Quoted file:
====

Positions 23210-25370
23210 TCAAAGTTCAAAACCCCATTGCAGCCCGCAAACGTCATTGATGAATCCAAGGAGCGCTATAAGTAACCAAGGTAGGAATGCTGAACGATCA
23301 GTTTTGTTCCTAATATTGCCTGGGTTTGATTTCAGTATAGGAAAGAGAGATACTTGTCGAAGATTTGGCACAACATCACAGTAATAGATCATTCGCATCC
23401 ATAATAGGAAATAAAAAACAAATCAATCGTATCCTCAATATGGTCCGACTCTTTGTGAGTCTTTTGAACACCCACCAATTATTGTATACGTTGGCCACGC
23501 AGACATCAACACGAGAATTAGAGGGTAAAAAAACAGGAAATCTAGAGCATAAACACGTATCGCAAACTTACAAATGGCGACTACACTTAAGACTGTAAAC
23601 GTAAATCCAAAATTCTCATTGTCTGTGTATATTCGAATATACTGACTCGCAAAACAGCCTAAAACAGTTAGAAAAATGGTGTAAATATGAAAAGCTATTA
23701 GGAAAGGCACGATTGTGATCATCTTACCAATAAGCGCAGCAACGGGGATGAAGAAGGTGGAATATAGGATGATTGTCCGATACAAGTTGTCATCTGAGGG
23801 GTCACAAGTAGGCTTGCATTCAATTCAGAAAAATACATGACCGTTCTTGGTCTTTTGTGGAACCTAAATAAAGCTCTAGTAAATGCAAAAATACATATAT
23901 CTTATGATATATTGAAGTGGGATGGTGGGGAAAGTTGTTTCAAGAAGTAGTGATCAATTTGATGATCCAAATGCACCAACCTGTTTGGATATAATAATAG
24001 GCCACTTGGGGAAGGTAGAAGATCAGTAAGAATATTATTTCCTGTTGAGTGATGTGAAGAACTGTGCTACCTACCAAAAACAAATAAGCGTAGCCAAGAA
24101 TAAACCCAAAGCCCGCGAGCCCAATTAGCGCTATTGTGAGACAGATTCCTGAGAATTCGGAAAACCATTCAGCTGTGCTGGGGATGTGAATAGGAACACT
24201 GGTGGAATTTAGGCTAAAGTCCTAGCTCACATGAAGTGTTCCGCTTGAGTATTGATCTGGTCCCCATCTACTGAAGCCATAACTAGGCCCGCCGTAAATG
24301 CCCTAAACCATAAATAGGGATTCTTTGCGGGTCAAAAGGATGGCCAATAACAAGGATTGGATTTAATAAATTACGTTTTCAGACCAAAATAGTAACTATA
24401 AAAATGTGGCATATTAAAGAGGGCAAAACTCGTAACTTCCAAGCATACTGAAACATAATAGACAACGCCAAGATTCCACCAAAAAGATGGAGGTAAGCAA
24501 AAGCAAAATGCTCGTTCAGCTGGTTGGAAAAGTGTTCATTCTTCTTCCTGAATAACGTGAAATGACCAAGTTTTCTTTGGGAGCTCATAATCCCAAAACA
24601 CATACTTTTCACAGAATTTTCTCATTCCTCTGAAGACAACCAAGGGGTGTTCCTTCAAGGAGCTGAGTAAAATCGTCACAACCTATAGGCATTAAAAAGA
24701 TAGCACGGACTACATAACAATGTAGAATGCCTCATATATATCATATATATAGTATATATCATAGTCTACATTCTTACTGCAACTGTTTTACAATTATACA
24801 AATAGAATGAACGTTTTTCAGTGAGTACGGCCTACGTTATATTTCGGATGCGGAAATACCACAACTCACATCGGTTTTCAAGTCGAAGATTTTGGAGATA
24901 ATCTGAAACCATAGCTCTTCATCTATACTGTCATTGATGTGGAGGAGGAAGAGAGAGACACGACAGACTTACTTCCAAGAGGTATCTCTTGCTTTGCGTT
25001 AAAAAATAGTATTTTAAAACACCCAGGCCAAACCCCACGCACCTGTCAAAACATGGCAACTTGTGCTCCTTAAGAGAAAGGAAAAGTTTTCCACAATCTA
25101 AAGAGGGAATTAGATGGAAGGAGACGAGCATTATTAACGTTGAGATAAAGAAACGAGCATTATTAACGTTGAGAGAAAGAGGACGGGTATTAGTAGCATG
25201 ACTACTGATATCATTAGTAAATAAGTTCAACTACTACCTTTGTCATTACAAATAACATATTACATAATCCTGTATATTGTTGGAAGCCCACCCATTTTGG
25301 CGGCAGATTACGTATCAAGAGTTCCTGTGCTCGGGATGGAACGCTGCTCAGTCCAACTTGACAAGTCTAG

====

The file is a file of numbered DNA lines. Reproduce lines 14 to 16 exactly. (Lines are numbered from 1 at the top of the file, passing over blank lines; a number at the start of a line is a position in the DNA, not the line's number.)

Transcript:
24401 AAAATGTGGCATATTAAAGAGGGCAAAACTCGTAACTTCCAAGCATACTGAAACATAATAGACAACGCCAAGATTCCACCAAAAAGATGGAGGTAAGCAA
24501 AAGCAAAATGCTCGTTCAGCTGGTTGGAAAAGTGTTCATTCTTCTTCCTGAATAACGTGAAATGACCAAGTTTTCTTTGGGAGCTCATAATCCCAAAACA
24601 CATACTTTTCACAGAATTTTCTCATTCCTCTGAAGACAACCAAGGGGTGTTCCTTCAAGGAGCTGAGTAAAATCGTCACAACCTATAGGCATTAAAAAGA